Día de los Muertos (in English, “Day of the Day”) is a holiday celebrated yearly in Mexico and other Latin countries on November 1 and November 2 to honor and remember deceased friends and family members.
The history of Día de los Muertos goes back to central Mexico and the Aztec goddess Miclantecuhtl (“lady of the dead”). Her role was to guard the bones of the dead and govern over the festivals of the dead. The celebrations spread throughout Mexico and were observed in the summer until the 16th century
when they began to be associated with and take on traditions of the Christian celebrations of All Saints’ Day (November 1) and All Souls Day (November 2). It was made a public holiday in Mexico as a unifying tradition.
In Día de los Muerto celebrations November 1 is known as Día de los innnocentes (Day of the Innocents or Holy Innocents), to remember children who have died in infancy. November 2 is the day to remember all who have passed away.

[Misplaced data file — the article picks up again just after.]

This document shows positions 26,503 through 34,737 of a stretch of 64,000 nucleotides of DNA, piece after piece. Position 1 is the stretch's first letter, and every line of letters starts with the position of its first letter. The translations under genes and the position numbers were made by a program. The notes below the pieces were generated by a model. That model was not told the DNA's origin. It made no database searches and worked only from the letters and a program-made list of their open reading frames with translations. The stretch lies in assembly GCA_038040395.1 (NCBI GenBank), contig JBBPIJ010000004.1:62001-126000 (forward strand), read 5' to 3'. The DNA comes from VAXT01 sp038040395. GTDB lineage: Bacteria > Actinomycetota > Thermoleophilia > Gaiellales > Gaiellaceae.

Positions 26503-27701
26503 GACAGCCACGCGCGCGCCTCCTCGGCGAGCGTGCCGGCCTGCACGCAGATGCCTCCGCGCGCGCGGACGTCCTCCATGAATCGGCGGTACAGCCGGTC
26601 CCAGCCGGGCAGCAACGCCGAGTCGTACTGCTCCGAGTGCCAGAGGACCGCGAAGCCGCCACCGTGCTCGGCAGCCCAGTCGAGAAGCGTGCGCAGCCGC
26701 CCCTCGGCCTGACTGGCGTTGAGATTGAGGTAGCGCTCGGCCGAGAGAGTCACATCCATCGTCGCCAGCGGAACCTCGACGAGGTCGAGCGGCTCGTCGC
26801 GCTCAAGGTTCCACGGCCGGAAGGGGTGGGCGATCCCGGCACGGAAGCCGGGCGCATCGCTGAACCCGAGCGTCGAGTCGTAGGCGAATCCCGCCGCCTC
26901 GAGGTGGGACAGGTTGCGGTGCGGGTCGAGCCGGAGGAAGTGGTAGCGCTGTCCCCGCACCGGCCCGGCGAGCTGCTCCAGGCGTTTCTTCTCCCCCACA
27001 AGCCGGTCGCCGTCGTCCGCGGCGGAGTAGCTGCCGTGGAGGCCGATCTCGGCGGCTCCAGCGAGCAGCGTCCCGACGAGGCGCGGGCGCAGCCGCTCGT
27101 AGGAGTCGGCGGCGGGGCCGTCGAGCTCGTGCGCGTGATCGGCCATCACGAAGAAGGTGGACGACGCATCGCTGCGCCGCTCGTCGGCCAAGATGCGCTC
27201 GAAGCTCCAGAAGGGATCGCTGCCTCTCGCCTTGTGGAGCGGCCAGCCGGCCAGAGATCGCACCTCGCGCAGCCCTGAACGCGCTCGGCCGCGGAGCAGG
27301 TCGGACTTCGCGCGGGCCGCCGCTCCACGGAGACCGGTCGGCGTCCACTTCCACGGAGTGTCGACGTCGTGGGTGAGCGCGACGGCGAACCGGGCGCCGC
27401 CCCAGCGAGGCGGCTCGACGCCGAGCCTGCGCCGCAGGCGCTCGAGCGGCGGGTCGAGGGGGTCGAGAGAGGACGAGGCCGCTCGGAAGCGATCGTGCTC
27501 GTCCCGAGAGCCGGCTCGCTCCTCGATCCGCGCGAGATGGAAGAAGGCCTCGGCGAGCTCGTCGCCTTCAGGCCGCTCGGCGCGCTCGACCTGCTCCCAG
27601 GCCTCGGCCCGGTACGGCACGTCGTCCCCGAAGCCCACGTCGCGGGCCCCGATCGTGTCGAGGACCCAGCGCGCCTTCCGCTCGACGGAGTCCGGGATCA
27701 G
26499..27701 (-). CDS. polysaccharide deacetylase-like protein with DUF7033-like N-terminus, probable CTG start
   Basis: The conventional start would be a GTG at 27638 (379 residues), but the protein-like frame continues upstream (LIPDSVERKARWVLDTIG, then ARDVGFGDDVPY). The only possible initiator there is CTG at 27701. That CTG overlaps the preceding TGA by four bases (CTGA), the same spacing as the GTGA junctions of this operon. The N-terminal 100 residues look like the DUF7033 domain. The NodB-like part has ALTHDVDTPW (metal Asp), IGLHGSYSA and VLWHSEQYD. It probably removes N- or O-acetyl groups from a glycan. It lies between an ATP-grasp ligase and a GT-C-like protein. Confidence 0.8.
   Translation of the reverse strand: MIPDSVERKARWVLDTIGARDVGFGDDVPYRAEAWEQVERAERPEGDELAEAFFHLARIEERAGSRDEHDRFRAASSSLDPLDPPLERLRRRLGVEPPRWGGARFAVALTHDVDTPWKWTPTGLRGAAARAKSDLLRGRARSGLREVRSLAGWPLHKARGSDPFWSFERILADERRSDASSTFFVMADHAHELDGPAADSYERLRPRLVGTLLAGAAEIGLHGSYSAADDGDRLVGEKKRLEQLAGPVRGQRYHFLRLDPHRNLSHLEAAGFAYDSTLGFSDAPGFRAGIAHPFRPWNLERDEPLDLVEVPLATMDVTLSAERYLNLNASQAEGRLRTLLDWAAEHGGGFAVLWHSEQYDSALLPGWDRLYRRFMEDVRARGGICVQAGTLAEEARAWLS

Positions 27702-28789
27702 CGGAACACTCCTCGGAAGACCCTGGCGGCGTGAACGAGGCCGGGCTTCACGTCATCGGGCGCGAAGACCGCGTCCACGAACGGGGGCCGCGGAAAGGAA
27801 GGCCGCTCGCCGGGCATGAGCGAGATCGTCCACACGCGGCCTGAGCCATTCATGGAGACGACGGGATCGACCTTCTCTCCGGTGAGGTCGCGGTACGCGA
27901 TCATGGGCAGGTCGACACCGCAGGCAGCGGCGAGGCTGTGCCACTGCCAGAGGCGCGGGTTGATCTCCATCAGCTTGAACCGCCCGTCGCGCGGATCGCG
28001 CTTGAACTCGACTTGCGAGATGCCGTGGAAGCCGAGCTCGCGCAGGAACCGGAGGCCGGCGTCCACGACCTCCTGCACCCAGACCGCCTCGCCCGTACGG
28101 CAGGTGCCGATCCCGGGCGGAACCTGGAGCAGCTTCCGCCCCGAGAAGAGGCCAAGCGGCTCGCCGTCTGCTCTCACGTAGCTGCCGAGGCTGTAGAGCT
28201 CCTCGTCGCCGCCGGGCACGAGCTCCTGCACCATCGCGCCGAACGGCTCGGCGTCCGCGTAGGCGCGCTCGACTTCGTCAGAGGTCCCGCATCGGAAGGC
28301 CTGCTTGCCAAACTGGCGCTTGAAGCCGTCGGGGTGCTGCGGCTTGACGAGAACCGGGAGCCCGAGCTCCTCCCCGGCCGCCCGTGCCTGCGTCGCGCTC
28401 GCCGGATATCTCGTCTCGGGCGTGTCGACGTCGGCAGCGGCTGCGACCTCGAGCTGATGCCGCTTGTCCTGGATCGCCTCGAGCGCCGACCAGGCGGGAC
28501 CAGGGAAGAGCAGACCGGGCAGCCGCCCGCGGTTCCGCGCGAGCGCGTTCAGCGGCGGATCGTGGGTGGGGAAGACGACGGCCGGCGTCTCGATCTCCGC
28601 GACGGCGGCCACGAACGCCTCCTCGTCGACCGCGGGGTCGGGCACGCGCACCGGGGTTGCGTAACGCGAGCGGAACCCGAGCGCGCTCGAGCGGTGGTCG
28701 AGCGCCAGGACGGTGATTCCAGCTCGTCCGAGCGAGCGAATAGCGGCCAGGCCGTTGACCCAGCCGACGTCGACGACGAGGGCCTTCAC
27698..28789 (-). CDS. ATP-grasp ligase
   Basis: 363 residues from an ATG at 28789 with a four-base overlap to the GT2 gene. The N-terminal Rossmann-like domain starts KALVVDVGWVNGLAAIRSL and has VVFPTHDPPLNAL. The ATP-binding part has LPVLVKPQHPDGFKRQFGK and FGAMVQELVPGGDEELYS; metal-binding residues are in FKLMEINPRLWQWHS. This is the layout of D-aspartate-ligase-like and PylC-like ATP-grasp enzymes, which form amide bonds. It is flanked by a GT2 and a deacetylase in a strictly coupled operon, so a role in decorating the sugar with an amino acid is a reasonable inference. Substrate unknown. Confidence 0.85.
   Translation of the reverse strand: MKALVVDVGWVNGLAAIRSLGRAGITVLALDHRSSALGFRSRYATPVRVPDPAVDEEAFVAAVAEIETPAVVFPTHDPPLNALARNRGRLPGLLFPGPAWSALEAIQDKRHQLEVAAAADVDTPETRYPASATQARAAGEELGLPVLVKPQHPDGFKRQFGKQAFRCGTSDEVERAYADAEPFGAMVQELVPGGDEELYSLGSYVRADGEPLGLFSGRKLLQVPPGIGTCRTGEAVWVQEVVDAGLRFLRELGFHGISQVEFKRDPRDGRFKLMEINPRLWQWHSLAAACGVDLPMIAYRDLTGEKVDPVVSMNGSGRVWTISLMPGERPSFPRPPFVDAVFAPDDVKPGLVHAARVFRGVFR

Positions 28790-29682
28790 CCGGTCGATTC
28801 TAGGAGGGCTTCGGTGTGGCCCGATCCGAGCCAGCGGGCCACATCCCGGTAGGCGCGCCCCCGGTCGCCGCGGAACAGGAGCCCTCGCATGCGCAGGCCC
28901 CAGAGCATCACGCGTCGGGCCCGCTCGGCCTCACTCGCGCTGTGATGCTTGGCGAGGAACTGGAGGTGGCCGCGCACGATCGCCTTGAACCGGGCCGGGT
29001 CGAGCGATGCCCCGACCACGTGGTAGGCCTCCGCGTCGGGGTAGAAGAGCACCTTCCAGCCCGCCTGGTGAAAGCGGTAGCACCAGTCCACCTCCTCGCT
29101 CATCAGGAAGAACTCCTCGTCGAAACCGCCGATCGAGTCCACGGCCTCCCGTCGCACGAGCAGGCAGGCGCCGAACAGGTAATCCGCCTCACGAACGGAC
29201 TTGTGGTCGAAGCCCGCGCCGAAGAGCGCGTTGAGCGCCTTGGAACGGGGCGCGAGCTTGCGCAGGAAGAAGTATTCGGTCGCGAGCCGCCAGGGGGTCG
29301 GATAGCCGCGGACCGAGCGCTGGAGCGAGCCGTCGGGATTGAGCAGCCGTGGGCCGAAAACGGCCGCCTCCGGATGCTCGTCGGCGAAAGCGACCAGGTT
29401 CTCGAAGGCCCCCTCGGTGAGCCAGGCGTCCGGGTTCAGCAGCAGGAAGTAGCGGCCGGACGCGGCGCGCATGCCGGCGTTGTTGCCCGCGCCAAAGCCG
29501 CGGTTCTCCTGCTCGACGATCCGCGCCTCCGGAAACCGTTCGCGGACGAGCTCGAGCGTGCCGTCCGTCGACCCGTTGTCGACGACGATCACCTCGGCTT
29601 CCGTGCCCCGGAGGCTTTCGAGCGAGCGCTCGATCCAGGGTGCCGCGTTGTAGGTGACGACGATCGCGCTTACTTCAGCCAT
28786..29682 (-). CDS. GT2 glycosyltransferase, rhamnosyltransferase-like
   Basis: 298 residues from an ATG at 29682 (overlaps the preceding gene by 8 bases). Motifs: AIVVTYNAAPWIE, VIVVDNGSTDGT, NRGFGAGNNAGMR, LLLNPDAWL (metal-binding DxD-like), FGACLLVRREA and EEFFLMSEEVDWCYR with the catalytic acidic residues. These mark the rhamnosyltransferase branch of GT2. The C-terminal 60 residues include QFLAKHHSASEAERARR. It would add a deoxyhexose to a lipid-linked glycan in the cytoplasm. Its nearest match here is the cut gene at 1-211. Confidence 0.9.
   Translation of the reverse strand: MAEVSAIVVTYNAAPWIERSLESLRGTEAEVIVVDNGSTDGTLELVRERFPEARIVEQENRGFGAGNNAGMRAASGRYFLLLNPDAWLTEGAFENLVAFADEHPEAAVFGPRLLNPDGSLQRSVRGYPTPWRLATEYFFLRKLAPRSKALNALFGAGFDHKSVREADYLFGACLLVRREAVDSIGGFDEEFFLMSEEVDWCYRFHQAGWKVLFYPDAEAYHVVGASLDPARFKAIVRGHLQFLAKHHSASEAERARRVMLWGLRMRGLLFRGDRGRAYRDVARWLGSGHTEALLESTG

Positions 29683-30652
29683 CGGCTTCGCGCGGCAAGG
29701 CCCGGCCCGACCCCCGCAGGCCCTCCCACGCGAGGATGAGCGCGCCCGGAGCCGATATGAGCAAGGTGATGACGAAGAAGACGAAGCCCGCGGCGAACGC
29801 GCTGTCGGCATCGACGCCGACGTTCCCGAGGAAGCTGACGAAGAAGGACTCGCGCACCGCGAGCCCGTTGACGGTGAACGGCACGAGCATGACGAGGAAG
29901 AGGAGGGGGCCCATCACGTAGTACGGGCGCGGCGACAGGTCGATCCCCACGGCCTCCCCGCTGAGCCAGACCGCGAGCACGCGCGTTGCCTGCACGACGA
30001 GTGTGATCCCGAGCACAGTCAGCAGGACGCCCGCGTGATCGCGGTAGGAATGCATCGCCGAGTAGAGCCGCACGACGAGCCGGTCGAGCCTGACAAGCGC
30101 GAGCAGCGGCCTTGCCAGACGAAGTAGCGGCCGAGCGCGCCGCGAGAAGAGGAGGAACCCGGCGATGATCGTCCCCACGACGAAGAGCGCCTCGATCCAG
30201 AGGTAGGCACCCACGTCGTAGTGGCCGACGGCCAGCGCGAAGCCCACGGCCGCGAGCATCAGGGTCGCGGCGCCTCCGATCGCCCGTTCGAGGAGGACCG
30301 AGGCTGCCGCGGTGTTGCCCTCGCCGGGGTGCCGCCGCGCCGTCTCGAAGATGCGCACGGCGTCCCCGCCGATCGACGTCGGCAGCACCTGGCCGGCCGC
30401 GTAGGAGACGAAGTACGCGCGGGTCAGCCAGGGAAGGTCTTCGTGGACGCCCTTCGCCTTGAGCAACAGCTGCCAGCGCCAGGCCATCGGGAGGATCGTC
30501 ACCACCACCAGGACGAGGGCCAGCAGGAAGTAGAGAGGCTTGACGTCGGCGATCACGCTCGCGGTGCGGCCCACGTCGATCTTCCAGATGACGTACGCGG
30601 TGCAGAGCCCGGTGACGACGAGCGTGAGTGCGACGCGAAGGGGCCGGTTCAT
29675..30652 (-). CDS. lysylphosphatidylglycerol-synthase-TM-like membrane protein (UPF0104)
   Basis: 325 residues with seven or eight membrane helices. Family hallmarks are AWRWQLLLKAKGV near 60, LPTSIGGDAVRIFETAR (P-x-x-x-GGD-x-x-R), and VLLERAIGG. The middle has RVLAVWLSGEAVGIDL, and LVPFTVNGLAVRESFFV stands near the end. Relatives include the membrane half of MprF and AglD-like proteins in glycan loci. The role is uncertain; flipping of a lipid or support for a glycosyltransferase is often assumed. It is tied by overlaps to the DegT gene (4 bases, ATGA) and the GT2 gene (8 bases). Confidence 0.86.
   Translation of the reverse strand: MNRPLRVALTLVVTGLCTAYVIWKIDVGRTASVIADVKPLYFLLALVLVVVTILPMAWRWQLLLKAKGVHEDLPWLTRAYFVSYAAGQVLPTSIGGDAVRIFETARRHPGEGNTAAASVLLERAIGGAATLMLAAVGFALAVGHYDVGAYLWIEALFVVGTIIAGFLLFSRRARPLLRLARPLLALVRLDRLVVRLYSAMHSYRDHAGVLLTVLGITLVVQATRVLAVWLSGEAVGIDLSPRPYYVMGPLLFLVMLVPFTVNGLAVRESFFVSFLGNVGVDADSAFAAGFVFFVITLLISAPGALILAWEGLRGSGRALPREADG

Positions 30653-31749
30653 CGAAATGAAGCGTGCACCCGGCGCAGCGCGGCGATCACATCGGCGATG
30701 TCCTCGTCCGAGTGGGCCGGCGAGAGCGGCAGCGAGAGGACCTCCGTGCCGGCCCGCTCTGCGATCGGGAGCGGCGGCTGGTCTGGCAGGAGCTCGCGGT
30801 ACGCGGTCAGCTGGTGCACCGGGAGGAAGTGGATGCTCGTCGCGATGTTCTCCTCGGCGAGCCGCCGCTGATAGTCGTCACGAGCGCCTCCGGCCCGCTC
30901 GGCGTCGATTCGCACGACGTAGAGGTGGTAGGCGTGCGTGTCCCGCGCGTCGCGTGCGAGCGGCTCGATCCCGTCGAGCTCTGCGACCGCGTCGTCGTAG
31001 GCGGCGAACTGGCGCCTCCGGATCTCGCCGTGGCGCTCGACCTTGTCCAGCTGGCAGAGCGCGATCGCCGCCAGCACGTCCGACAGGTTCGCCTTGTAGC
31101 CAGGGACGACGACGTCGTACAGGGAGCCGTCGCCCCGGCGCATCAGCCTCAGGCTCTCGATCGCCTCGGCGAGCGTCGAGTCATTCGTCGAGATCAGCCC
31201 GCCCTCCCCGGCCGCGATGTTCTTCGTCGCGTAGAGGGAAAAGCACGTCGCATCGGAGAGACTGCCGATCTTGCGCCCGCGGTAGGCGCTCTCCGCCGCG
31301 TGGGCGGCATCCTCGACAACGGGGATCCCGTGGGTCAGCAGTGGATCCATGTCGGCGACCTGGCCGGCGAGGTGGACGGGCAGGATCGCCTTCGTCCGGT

What are some traditions during these days?
There are many icons, images, and food associated with Day of the Dead. We’d like to share some common ones with you from the traditions of one of our owners, Adalberto.
Our ofrenda (or altar): Every year about a week before Día de los Muertos, we would build an altar in our house to honor our deceased family. We just had a few pictures, a sugar skull we bought with our family name printed on it, some bread (pan de muertos), and the traditional flowers, cempasuchil (marigolds).
Music: After we built the altar we were instructed to not make a lot of noise during the week as a sign of respect for the dead. If we had music, it was played softly and was favorite songs of the deceased.
Visiting the graves: Some people would take picnics or favorite foods of the dead to the places where they were buried. We went to clean the gravesites and pray for a little bit.
Calaveras: As I got older (author’s note: and more funny!), I started to write calaveras. These are funny poems about living friends or family that are related to death. Usually I write one big one with a line or two about each of my close friends.